Back to the Garden

“And now, back to our regularly scheduled program…” The month of Tishrei, which began with the soul-searching of Rosh Hashanah and Yom Kippur, and ended with the joyous celebrations of Sukkot and Simchat Torah, is about to end, allowing us to settle back into a comfortable routine.

We also return to the beginning of the annual Torah reading cycle, reading the Creation stories with fresh eyes and ears. Yes, stories. Genesis 1:1-2:3 is in many respects, the “Cliff Notes” version, while the expanded story that begins with 2:4 goes back and adds detail.

In the first Creation story, humans are created last, in the final hours before God stopped creating and rested – Shabbat. The second Creation story begins with the creation of adam, the first human, who was then placed in the garden that God planted. According to the text of 2:7-8, God formed the adam from the dust of the earth, and blew nishmat hayim, the “breath of life,” into his nostrils. Then, a garden was created, and adam was placed there to care for it.

What does this say about humanity? First or last, we humans were created in the Divine image and filled with the Divine breath of life. We were put here for a purpose by El Adon, the Author of all creation, as we sing on Shabbat morning. Elohim created us and placed us on earth for a purpose. Perhaps God was lonely, or perhaps God wanted a partner in continuing the creation of the universe that was about to be–or already had been–created. Either way, we’re here, and it’s our task to care for the world we’ve been given, the physical world and the human world.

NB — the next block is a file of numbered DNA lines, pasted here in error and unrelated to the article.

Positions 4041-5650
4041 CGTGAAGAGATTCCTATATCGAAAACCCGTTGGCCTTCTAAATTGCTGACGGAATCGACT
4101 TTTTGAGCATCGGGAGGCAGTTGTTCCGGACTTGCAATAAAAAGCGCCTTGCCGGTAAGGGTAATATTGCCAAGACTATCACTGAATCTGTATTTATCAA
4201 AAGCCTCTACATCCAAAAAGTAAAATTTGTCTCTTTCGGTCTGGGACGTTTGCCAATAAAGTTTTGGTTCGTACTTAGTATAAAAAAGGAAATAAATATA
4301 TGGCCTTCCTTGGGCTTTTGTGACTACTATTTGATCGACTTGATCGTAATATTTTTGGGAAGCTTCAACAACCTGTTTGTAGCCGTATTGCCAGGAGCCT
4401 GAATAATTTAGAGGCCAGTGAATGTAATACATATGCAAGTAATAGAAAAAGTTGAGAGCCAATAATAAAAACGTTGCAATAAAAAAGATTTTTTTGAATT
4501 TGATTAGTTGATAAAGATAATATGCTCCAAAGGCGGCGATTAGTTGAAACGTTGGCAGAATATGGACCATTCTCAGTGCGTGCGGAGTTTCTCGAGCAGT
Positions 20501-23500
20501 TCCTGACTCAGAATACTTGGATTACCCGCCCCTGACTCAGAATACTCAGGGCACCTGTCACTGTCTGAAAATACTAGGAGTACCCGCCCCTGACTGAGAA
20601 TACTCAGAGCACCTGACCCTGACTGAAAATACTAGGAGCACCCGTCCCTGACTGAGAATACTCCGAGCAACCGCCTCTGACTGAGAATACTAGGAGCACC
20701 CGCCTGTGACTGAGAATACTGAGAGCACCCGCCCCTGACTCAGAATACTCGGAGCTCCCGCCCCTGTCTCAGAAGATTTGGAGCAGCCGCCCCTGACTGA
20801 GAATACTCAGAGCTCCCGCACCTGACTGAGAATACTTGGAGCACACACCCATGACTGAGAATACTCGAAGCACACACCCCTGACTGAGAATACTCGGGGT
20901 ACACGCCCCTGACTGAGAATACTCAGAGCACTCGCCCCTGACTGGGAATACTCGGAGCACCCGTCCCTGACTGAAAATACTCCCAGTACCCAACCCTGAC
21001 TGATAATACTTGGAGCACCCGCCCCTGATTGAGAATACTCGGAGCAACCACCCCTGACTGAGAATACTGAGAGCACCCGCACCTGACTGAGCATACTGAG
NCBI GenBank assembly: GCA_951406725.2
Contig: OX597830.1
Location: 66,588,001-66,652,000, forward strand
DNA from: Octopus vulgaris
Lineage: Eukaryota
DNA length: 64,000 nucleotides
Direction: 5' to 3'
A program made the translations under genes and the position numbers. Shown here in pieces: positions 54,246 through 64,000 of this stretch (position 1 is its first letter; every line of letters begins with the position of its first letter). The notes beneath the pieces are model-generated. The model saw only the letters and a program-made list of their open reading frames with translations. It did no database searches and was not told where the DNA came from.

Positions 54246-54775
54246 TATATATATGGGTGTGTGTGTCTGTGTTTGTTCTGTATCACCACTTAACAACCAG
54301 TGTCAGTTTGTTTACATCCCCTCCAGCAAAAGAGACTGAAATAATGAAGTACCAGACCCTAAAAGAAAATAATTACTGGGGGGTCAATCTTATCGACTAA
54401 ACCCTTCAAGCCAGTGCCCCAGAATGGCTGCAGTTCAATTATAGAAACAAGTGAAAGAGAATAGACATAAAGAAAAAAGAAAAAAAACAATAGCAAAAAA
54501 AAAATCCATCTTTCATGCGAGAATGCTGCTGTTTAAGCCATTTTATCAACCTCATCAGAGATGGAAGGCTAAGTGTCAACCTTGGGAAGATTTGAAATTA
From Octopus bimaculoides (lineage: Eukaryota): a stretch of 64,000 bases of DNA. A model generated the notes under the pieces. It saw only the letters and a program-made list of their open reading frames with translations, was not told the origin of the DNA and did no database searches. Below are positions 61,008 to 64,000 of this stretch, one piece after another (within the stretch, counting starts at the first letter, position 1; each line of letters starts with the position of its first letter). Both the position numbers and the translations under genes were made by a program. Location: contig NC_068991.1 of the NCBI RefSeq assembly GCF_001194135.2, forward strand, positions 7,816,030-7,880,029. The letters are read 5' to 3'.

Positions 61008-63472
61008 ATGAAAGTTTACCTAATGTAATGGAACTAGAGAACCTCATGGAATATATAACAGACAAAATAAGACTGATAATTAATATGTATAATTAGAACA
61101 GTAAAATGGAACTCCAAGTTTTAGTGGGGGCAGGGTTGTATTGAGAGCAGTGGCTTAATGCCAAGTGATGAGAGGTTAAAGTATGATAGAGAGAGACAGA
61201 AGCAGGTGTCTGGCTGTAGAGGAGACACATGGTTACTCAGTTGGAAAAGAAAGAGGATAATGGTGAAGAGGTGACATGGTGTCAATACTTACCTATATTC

Being created b’tzelem Elohim doesn’t mean we physically resemble God, or vice versa, it means we emulate God by responding to our world in a godly way; visiting the sick and lonely, comforting the bereaved, caring for the environment, and preserving health and life.

Each of us was created to be in relation both with God and each other. As we enter into the first “regular” Shabbat of 5781, may we be mindful of our role in helping to make the world, Gan Eden on earth, a better place. Shabbat Shalom.

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